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The Business Owner Guide to PPC: PART 4

Antonella Saravia

4 years ago



We’ve covered the essentials of PPC in previous posts, which brings us to some of the common pitfalls that are specific to advertisers.

A Case for Small Businesses

So, how is it that small businesses can compete with more prominent companies in PPC? Large corporations may indeed have all the resources available to flood the media with advertisements. However, small businesses have their advantages, too. 

For one, it’s easier for small business owners to reach their customers and address them directly. Smaller companies can segment campaigns by specific locations and times to give themselves the highest chance to generate a conversion/lead instead of showing the ads to everyone. This focus will display ads to those people more likely to convert. For instance, you can remove locations and specific times of days showing high competition, high CPC, and low conversions to focus on the places and times with better results. After all, that’s what everyone wants, more business at the lowest cost possible.

How to Convey a Message When Space is Limited?

Despite Google Ads’ character limits, there are ways to get around these constraints to communicate with your audience successfully.

One way to go about is to create different ad groups with 2 -3 keywords that are related to each other. Once you have created your theme related ad groups, create ads for each group that highlights its purpose. You can even write 3-4 different versions and test 4 of them at a time to find the message that fits with your audience best.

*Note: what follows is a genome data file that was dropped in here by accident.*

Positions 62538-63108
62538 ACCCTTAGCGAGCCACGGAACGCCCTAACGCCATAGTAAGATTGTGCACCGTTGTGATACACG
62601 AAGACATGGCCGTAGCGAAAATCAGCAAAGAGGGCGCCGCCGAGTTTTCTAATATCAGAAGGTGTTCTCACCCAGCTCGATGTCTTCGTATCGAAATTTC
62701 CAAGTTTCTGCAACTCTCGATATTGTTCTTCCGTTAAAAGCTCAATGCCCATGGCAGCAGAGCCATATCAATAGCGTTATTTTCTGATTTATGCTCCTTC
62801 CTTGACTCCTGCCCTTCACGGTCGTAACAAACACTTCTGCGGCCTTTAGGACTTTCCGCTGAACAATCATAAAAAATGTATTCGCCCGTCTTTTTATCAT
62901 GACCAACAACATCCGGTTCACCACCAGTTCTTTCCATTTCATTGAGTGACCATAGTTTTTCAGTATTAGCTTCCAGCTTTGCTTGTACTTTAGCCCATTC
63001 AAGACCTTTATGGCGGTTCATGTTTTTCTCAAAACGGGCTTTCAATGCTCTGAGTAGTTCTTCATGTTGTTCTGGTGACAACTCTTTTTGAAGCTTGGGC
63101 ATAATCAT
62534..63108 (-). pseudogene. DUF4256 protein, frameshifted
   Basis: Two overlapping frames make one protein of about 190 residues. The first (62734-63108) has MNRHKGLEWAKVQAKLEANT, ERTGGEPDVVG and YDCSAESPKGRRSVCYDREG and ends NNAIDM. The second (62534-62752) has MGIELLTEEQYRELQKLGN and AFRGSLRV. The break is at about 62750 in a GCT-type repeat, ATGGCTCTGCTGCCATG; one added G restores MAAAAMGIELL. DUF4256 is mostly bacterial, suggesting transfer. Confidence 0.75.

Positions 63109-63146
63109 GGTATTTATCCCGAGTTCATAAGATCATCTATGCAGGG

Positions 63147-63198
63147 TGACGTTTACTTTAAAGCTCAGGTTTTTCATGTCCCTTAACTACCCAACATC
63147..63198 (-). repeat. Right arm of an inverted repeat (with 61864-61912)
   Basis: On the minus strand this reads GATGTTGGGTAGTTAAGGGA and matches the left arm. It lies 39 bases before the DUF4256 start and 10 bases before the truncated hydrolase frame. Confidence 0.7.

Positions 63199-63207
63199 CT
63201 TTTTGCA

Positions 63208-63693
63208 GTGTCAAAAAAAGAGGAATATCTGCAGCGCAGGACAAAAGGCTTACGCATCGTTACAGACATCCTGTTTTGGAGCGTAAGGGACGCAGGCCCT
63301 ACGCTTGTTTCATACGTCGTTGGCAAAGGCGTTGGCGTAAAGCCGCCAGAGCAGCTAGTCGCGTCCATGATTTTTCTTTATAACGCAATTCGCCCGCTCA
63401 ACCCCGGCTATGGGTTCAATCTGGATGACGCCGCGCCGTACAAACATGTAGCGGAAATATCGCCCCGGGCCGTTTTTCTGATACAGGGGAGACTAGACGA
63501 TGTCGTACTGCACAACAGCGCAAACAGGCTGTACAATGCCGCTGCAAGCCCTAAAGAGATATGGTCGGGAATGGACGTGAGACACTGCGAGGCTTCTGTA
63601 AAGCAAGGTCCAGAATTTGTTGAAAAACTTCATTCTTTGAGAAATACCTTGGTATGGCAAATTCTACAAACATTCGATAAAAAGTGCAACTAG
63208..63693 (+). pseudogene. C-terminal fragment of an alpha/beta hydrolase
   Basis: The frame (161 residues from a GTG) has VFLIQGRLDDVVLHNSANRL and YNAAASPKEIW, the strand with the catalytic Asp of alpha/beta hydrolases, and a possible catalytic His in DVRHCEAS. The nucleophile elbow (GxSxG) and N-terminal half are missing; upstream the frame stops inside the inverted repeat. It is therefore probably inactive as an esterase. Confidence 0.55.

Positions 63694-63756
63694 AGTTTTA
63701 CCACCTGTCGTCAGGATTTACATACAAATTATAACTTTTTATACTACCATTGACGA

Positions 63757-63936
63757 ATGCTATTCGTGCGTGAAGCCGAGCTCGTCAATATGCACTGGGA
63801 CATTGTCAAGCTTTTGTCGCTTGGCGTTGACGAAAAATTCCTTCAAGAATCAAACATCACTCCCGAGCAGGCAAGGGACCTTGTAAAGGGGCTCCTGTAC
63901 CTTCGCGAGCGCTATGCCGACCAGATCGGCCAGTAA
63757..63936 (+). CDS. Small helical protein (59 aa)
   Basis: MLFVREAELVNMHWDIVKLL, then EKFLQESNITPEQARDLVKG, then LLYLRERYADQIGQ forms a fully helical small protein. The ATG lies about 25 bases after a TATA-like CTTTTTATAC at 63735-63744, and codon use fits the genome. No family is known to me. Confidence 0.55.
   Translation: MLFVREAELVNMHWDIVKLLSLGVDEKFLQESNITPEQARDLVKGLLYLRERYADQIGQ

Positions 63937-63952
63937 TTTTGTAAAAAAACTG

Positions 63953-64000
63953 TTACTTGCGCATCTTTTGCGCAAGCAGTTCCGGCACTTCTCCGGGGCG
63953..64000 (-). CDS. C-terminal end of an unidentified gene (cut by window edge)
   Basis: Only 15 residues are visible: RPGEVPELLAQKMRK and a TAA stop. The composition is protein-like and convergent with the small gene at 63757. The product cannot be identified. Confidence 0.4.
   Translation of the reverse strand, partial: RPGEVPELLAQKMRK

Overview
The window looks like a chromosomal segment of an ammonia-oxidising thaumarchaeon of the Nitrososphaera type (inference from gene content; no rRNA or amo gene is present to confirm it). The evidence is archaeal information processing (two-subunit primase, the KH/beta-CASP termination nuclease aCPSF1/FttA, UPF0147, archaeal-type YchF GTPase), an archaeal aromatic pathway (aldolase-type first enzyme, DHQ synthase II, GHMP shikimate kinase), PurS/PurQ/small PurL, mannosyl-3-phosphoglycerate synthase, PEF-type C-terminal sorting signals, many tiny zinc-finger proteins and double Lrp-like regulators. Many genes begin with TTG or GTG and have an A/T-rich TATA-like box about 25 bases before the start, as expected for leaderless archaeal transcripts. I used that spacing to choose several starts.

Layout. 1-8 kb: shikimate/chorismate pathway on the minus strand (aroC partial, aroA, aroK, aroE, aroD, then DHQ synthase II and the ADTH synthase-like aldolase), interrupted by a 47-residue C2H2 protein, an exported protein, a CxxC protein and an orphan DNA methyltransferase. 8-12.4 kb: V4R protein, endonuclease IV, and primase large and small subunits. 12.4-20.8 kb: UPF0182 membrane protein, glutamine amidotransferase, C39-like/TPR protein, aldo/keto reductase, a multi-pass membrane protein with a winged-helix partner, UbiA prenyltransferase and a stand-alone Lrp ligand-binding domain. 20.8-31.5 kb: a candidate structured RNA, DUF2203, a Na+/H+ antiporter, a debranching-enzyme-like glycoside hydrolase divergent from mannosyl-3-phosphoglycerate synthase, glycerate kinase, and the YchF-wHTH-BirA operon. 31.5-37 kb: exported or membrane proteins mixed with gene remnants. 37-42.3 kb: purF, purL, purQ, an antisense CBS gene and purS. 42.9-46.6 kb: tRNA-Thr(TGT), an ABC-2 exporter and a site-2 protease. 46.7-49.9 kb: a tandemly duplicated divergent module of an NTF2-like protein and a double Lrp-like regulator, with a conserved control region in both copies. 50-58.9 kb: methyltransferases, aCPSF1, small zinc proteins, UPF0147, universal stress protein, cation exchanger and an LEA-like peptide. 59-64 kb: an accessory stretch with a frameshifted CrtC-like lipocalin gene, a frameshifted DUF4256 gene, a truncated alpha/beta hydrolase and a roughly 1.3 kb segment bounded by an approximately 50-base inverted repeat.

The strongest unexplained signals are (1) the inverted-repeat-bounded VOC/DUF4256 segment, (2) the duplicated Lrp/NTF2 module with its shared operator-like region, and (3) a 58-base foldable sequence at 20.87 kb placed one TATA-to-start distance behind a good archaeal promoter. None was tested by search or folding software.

Another strategy that advertisers find helpful is leveraging ad extensions. Ad extensions are beneficial to ads because they increase the amount of ad space in the search engine result pages and allow you to add more ad text that highlights your business. They can provide more robust ads and help acquire new customers. Most automated extensions are eligible to show with all ad types, while only some will show on desktop and laptop computers.

How Can I Make Sure My Product Will Work with a PPC Campaign?

The best way to verify this is good ole fashion research. As mentioned earlier in this series, no matter the industry, PPC proves to be successful because people search for everything.

You can look deeper into this by going into Google Ads keyword planner and searching for industry-related keywords and looking into their search volumes, cost per click, etc.

Another great exercise is to check the competition. Depending on your industry and market, you may or may not have a hard time entering the PPC world. 

For instance, if you want to sell a unique type of running shoe to the market, you may feel overwhelmed by what’s out there. The techniques mentioned above will help your Google Ads.

How Do I Know What Search Engine to Advertise In?

There is basically no right answer to this question. Both Google Ads and Microsoft Advertising have their benefits and limitations depending on your industry, business type, and goals.

Our strategists always recommend exploring different strong points of both engines, Google Ads and Microsoft Advertising,  and make a decision based on that.

As we near the end of our series, we return to one of the most important takeaways. To understand and excel in PPC, you must keep learning. Below are recommendations for where you can stay informed about  the PPC world:

Once you start running your own ad campaigns, feel free to register for two of our tools: AdInsights, our free PPC audit tool, and Optimizer, our free optimization blueprint,  to continue monitoring and optimizing accounts.


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